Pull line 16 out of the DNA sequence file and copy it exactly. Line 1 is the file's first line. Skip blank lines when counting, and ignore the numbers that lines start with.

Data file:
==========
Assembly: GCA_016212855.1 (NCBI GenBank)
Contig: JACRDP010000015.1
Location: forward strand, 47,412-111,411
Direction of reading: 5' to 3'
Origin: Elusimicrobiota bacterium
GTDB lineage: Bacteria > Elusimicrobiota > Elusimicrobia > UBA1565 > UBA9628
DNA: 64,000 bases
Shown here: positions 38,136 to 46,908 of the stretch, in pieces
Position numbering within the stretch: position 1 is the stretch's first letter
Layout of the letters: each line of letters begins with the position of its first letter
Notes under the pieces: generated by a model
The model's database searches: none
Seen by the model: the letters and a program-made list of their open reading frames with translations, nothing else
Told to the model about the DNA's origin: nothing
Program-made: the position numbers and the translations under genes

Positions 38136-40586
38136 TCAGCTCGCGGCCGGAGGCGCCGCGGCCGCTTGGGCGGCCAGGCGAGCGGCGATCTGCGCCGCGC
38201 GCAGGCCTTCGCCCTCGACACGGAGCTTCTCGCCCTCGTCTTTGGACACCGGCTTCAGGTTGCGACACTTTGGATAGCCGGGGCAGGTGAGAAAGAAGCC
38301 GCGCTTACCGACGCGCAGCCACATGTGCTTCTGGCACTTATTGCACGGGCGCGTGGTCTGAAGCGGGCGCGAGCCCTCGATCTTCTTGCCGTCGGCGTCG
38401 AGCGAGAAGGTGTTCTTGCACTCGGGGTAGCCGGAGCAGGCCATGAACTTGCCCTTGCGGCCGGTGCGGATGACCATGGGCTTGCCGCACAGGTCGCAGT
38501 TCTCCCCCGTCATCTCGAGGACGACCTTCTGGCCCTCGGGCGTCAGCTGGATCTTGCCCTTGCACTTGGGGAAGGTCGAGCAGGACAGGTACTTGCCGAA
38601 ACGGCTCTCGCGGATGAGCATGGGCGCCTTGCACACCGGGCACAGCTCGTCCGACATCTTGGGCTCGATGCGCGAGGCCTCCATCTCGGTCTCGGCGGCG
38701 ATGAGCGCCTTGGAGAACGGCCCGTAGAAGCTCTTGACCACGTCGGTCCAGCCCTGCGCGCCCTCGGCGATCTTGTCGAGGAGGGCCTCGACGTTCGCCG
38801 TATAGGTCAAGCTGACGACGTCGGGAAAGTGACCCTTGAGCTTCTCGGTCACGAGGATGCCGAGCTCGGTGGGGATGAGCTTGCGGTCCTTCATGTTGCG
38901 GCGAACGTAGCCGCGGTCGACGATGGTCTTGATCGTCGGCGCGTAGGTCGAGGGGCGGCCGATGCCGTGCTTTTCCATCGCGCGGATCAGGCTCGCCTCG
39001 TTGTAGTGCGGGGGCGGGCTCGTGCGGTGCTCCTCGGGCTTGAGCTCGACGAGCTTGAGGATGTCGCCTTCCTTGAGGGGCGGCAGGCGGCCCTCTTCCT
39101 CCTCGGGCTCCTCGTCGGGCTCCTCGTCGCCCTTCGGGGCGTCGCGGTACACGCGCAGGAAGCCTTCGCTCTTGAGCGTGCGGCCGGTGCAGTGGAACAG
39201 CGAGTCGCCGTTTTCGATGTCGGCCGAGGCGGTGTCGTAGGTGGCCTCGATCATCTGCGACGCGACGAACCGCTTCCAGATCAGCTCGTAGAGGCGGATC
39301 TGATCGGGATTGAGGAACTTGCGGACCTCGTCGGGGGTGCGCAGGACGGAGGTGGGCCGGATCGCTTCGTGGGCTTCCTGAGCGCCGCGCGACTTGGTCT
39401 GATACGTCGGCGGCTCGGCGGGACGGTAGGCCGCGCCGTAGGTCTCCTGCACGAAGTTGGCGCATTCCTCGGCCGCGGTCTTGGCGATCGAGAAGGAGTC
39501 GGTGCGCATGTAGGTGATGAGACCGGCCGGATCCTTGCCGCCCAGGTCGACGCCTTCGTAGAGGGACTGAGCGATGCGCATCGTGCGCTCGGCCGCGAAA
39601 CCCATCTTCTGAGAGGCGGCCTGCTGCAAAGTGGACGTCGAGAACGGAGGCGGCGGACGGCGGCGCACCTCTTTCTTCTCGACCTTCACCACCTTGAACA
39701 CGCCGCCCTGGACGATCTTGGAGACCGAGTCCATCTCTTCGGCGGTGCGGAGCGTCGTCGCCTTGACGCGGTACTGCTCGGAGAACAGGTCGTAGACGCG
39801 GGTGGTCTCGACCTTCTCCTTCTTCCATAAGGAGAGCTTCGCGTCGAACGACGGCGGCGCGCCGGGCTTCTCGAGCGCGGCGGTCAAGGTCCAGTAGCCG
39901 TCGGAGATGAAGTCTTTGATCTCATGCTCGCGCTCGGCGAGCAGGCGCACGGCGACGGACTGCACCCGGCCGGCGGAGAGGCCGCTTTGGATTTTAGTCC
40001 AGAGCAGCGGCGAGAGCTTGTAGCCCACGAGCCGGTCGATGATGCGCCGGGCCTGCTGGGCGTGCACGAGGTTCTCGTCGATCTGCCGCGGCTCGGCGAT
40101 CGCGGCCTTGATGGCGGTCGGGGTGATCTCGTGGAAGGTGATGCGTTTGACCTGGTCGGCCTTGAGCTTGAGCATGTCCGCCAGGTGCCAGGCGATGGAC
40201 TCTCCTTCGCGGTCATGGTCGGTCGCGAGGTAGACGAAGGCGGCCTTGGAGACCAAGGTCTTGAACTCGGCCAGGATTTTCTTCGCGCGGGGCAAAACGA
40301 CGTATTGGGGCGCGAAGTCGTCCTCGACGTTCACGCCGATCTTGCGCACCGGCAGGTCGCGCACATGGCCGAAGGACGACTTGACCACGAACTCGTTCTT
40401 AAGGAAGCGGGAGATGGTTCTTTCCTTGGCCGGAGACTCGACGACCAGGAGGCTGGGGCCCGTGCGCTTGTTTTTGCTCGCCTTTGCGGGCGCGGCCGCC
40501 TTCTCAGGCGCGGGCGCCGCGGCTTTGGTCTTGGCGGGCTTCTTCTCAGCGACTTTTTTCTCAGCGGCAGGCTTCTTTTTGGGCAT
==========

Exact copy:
Positions 38136-40586